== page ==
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‘Brooklyn Nine-Nine’: Terry Crews Says New Episodes Being Overhauled After George Floyd Death

Terry Crews discussed the ongoing work on the series and his reaction to the death of George Floyd in a recent interview.

Actor Terry Crews is interviewed on Cheddar, on the floor of the New York Stock ExchangeTerry Crews, New York, USA - 10 Apr 2018

Terry Crews

Richard Drew/AP/REX/Shutterstock

Work on Season 8 of the acclaimed police comedy “Brooklyn Nine-Nine” is underway, but series star Terry Crews recently revealed that four upcoming episodes have been scrapped after “somber talks about it and deep conversations.”

Crews discussed the series and his own experiences with racism in a Tuesday interview on Access Daily. Crews, who portrays a cheerful and enthusiastic police officer on “Brooklyn Nine-Nine,” discussed the episode removals and his thoughts on systemic racism, police brutality, and the death of George Floyd, the unarmed black man killed by a police officer in late May.

Crews notes that the “Brooklyn Nine-Nine” team decided to scrap four episodes and use the opportunity to create something “truly groundbreaking.”

“We’ve had a lot of somber talks about it and deep conversations, and we hope through this we’re going to make something that will be truly groundbreaking this year. We have an opportunity and we plan to use it in the best way possible,” Terry said in the Access Daily interview. “Our show-runner Dan Goor, they had four episodes all ready to go and they just threw them in the trash.  We have to start over. Right now we don’t know which direction it’s going to go in.”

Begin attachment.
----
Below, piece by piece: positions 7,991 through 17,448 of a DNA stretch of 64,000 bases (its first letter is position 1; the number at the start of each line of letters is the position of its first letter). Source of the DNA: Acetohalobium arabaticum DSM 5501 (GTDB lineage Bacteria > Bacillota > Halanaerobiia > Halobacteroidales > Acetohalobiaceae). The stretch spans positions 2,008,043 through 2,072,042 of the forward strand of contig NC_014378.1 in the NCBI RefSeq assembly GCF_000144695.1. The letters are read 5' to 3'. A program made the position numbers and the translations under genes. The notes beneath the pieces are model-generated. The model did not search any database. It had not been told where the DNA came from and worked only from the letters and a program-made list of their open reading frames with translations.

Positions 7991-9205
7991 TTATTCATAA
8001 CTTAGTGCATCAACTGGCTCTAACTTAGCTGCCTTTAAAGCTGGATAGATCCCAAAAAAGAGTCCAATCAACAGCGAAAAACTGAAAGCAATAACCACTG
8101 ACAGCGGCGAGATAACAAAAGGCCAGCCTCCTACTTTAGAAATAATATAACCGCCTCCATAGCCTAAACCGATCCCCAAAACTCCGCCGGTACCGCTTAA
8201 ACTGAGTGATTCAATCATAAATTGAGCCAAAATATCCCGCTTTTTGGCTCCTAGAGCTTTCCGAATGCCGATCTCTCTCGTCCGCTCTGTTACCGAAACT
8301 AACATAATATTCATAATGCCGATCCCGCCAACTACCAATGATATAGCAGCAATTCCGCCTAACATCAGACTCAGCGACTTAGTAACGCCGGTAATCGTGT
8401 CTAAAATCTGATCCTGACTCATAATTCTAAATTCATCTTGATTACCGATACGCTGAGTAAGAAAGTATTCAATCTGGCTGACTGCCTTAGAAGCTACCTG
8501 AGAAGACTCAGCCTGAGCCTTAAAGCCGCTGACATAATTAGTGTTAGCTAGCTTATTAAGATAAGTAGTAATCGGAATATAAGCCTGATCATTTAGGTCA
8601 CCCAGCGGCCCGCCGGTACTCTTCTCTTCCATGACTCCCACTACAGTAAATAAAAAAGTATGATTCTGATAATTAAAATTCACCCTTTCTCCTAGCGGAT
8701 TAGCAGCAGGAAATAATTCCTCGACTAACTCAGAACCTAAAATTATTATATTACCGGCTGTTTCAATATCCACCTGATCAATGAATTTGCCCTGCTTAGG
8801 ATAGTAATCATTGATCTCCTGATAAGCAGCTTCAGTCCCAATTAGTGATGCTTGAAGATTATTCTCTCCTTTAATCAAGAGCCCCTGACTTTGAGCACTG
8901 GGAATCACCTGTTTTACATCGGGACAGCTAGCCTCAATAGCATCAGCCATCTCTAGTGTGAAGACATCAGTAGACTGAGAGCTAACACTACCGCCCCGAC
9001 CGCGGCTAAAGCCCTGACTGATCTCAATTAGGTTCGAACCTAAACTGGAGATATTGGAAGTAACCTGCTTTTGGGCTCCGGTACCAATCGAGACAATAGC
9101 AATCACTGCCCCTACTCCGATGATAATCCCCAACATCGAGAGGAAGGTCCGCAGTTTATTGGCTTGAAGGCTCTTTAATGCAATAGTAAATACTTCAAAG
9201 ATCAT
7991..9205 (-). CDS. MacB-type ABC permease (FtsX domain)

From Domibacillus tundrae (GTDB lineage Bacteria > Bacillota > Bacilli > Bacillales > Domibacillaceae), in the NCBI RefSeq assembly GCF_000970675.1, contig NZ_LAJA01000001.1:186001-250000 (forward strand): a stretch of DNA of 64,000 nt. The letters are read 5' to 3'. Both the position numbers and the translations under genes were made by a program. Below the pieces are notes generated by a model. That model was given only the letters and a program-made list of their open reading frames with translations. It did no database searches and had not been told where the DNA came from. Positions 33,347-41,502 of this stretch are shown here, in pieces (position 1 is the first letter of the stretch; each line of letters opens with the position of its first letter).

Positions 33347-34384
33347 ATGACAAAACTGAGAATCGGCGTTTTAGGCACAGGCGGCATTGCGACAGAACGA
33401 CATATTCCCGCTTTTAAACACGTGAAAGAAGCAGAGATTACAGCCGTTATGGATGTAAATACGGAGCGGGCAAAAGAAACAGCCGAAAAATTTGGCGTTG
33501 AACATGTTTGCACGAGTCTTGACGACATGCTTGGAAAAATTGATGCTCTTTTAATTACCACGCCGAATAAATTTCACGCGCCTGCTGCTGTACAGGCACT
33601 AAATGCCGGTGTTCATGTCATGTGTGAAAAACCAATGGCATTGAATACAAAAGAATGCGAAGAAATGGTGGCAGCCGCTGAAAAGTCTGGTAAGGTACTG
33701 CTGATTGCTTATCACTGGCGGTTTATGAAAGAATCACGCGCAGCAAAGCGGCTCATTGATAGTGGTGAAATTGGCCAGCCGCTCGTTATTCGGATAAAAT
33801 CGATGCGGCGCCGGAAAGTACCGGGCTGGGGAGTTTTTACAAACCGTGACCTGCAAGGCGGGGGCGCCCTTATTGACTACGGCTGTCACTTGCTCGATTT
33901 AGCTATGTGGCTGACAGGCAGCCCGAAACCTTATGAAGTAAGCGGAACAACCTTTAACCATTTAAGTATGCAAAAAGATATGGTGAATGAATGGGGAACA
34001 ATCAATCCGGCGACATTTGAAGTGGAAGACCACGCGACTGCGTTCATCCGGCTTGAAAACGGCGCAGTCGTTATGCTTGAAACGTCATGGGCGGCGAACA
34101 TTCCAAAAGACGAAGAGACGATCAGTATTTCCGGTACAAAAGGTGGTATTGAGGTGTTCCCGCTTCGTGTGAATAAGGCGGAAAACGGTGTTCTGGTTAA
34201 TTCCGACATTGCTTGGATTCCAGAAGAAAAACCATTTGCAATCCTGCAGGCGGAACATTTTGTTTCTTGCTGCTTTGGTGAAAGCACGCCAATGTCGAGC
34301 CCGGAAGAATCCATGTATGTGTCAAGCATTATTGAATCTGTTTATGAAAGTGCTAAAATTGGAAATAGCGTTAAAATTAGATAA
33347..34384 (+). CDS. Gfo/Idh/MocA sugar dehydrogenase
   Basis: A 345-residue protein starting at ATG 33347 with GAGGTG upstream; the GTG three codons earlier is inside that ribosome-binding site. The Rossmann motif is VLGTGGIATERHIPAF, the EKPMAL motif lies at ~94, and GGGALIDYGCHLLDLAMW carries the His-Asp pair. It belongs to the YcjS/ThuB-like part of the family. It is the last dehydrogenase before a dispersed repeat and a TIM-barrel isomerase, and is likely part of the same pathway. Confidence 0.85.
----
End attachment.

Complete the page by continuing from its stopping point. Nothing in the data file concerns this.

Crews did not specify if the four episodes that were scrapped were problematic in any way, though it’s assumed they’ll be aiming to be more prescient with regards to current events going forward.

The television industry has come under scrutiny in recent weeks due to the ongoing protests regarding police brutality and systemic racism. Police shows “Cops” and “Live P.D.” were cancelled earlier this month, while shows that contained blackface, such as “Little Britain,” have been removed from major streaming platforms.

“Brooklyn Nine-Nine” has been widely praised by critics since the show premiered in 2013. IndieWire’s Ben Travers lauded the first two episodes of Season 6 in his A- review last year and offered particular praise for the show’s unrelenting positivity.

“Happy endings aren’t guaranteed; injustice is still rampant. It would be easy for everyone to fall into despair, and (Dan) Goor’s series recognizes as much through (Raymond) Holt’s initial reaction. But the joyful spirit of ‘Brooklyn Nine-Nine’ is distinguishable from other sitcoms in that it even though it delivers laughs in droves, it also provides a bit of a pep talk,” Travers said in his review. “Viewers need to see Holt lose because they need to see Holt fight back. They need to see persistence so they can emulate it themselves. They need to see ‘The 99,’ and NBC is giving it to them.”

Check out Crews’ full Access Daily interview here.

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